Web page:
Join Rick Schmunk for an in-depth discussion in this video DC and DS repeats, part of Learning Music Notation.
- [Narrator] When long sections of music are repeated,…and using repeat bar lines gets overly complicated,…you either need to notate the music without repeats…or look for other options.…When that problem occurs,…you might consider using text repeats.…So da capo and dal segno repeats, really,…have been around for a long time…and were used with arias and minuets…from orchestral music and other things like that.…And they're used where large sections…of music are getting repeated.…Now the first one we're gonna take a look at is called…a DC or da capo, which literally means "the head."…So when this type of repeat occurs,…you're playing through the music…and when you get to the DC,…you simply return to the very top…and start to repeat that from the top…until you see other instructions that tell you where to go.…
Now, an example of that kind would be…a DC al fee-nee or a da capo al fee-nay.…So in this case we're gonna play the music,…when we get to the fine the first time,…we're gonna keep playing right through it.…And we're gonna continue until we see the DC al fine.…
It starts with notating pitch (clefs) and duration, including note lengths and rests. He moves into discussing flats, sharps, naturals, and key signatures, and the unique symbols for musical expression, including dynamics and articulations. He goes over notating chords and chord progressions, and the addition of vocals and lyrics. The course wraps with some score formatting tips and notation examples for piano, guitar, and drums, which pull together all the information into complete, publication-worthy pieces of sheet music.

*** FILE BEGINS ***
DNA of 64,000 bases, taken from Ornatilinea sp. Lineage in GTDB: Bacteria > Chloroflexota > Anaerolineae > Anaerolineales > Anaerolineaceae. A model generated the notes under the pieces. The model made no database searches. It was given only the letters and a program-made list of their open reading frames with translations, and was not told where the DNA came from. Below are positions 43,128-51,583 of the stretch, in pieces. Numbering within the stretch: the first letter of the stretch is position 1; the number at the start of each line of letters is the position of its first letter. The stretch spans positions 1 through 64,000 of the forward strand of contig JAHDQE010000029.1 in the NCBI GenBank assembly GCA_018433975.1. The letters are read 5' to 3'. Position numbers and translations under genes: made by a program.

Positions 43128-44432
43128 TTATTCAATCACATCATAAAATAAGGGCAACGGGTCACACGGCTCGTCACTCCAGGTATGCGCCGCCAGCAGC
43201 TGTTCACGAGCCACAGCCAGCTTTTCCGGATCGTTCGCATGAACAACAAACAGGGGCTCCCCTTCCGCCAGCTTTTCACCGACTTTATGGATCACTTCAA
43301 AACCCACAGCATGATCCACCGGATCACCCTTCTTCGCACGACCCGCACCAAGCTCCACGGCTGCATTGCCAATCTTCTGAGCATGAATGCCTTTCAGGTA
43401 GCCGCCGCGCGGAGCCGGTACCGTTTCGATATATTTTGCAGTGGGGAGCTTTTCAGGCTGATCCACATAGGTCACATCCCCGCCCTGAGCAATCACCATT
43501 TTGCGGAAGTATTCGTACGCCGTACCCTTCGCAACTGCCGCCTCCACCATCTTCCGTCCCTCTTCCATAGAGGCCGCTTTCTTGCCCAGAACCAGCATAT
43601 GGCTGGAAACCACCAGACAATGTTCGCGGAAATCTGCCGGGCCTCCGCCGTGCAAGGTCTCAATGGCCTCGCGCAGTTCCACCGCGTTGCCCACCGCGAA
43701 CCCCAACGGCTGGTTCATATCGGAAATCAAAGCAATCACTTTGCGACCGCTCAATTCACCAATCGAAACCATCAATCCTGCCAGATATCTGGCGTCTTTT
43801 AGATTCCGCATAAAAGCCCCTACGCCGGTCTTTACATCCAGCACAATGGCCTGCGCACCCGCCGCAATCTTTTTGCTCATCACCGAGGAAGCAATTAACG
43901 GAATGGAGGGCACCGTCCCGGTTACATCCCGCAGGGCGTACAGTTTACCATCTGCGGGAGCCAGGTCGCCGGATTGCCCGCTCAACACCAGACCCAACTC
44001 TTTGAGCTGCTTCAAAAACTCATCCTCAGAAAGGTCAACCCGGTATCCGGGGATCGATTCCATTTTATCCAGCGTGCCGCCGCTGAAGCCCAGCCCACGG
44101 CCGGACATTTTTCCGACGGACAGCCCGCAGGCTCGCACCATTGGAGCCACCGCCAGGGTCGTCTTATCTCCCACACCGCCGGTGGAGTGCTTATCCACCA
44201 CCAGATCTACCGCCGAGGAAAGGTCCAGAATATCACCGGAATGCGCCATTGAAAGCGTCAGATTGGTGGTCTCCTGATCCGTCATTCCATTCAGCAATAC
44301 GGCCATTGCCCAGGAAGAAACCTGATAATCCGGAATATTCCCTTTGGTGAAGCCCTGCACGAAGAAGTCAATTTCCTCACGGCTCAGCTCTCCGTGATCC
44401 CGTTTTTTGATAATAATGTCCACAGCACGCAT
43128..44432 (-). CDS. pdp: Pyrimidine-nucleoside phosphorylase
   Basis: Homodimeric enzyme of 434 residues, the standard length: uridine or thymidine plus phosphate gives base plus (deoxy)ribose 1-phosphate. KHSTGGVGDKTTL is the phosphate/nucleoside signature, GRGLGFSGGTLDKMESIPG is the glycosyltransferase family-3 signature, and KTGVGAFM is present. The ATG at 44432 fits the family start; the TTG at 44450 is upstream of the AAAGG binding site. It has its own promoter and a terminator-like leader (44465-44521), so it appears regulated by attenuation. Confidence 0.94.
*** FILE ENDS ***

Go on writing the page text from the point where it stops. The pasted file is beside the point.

- Notating pitch with clefs
- Notating duration
- Adding time signature and bars
- Using dots and ties
- Modifying pitch
- Notating scales
- Communicating expressions such as tempo and performance
- Notating chord progressions
- Notating vocals and lyrics
- Formatting a score
Skill Level Beginner
1. Notating Pitch
2. Notating Duration and Rhythm
3. Modifying Pitch and Scales
4. Communicating Expression
5. Notating Form
6. Notating Chords and Chord Progressions
7. Slash and Rhythmic Notation
8. Vocal Music and Lyrics
9. Score and Part Formatting
10. Notation Examples
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